Saprolegnia is an aquatic pathogen with a fishy appetite—it develops on farmed and wild fish populations as a notoriously destructive ‘water mold’. The etiologic agent of Saprolegniasis, Saprolegnia is an opportunistic oomycete that is of significant interest in the aquaculture industry due to its financial impact and widespread effect. Previously, infection models studying the effects of Saprolegnia utilized methods that were injurious to fish and did not mimic a natural outbreak, thus making it difficult to use to evaluate new treatments for the disease. By developing a novel zebrafish (D. rerio) egg infection model, a new insight into the pathogenesis and progression of the disease in vivo is possible. Once completed, the model could serve as a platform to quickly identify and test alternative treatments to formalin. This study compared existing culture techniques of Saprolegnia and developed a novel staining method to view the pathogen during host invasion. Zebrafish eggs were infected with zoospore suspensions and monitored carefully. It was found that in all treatments, the zoospore concentrations were too low to infect healthy zebrafish eggs reproducibly. However, almost all zebrafish that were exposed to Saprolegnia colonized hemp seeds developed an infection within 24 hours. Different concentrations of Fluorescent Brightener 28 were assessed to develop an efficient staining protocol to visualize the disease progression. This staining technique could potentially be utilized to help quantify and track the infection in fish eggs. Future studies should consider the use of zebrafish as model organisms in Saprolegnia research.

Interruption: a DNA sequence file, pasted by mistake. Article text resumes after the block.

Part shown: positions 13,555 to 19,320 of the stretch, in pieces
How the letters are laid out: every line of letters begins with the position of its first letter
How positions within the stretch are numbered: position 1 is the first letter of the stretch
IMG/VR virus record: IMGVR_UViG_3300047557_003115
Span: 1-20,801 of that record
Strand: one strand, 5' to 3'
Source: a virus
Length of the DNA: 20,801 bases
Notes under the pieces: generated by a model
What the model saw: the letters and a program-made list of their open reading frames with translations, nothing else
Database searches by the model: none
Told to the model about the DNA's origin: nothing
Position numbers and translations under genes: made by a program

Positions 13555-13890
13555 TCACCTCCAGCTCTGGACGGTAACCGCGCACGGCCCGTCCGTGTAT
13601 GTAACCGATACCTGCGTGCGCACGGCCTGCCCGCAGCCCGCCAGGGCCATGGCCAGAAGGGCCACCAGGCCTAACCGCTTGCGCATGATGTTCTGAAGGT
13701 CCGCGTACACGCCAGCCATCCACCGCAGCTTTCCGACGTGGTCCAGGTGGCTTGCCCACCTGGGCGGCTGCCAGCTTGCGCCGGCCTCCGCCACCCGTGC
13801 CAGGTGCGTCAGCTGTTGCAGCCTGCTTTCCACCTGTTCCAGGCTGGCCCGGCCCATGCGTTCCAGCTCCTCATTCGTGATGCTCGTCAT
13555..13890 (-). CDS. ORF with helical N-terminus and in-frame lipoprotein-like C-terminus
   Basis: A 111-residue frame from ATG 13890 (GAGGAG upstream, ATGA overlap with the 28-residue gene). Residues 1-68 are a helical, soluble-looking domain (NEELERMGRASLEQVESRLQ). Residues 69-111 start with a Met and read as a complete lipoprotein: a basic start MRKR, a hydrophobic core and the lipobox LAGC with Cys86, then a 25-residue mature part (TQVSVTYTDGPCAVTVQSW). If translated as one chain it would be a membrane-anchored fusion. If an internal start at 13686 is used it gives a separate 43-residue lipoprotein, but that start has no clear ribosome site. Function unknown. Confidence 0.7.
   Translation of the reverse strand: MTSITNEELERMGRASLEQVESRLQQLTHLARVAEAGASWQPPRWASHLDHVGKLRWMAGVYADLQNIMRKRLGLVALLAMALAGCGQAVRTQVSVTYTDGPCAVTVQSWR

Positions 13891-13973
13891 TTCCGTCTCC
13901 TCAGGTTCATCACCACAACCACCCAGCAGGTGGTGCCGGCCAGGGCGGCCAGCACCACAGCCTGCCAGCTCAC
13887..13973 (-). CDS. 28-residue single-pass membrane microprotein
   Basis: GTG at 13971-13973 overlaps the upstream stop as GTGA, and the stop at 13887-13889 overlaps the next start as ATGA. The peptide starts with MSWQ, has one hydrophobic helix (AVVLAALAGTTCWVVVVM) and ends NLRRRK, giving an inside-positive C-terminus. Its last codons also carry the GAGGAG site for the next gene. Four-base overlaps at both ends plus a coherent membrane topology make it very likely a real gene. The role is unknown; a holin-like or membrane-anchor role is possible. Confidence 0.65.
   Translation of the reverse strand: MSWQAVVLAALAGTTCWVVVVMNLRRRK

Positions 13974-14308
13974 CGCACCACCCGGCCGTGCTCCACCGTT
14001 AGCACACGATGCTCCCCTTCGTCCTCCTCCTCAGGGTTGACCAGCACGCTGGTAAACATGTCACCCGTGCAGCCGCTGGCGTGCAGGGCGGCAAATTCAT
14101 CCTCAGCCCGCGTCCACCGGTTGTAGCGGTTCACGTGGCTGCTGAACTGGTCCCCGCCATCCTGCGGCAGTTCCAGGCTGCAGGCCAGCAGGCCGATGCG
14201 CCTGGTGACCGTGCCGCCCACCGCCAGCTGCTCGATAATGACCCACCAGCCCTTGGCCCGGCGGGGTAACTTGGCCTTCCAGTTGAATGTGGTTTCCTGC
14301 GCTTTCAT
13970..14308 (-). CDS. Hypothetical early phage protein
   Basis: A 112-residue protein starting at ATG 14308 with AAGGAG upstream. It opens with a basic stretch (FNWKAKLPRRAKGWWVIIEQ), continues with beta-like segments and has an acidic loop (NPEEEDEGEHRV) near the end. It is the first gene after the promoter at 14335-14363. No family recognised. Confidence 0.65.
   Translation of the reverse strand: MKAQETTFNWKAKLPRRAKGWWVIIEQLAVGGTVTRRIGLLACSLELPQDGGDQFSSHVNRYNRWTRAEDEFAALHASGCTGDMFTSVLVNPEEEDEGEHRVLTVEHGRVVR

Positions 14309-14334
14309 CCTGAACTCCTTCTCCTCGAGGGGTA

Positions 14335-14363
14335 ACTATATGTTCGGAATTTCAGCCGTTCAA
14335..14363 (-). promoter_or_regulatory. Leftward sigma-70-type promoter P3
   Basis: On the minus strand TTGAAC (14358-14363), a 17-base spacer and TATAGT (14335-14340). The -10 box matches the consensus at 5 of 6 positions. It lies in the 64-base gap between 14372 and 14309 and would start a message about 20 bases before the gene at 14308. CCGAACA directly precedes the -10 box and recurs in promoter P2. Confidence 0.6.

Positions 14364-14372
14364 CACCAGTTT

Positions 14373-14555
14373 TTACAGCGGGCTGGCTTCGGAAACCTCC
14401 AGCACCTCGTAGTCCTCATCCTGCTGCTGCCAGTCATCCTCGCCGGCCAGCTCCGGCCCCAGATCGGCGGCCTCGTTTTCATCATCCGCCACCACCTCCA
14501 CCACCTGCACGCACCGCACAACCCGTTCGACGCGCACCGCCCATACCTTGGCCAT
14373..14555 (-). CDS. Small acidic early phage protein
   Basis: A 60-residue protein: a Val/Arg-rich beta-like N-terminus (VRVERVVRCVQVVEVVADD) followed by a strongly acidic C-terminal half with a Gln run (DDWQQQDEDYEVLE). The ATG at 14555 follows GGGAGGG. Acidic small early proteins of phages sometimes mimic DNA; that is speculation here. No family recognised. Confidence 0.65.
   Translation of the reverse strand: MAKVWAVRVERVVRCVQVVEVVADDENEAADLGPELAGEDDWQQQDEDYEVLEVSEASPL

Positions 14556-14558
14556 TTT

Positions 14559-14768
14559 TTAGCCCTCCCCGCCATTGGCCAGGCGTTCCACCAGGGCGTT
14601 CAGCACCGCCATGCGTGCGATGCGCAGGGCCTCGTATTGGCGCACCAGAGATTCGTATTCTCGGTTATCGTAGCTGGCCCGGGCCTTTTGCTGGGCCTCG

Liberman, Kathryn, "Pathobiology of Water Molds in Fish: An Insight into Saprolegniasis" (2017). Honors College. 280.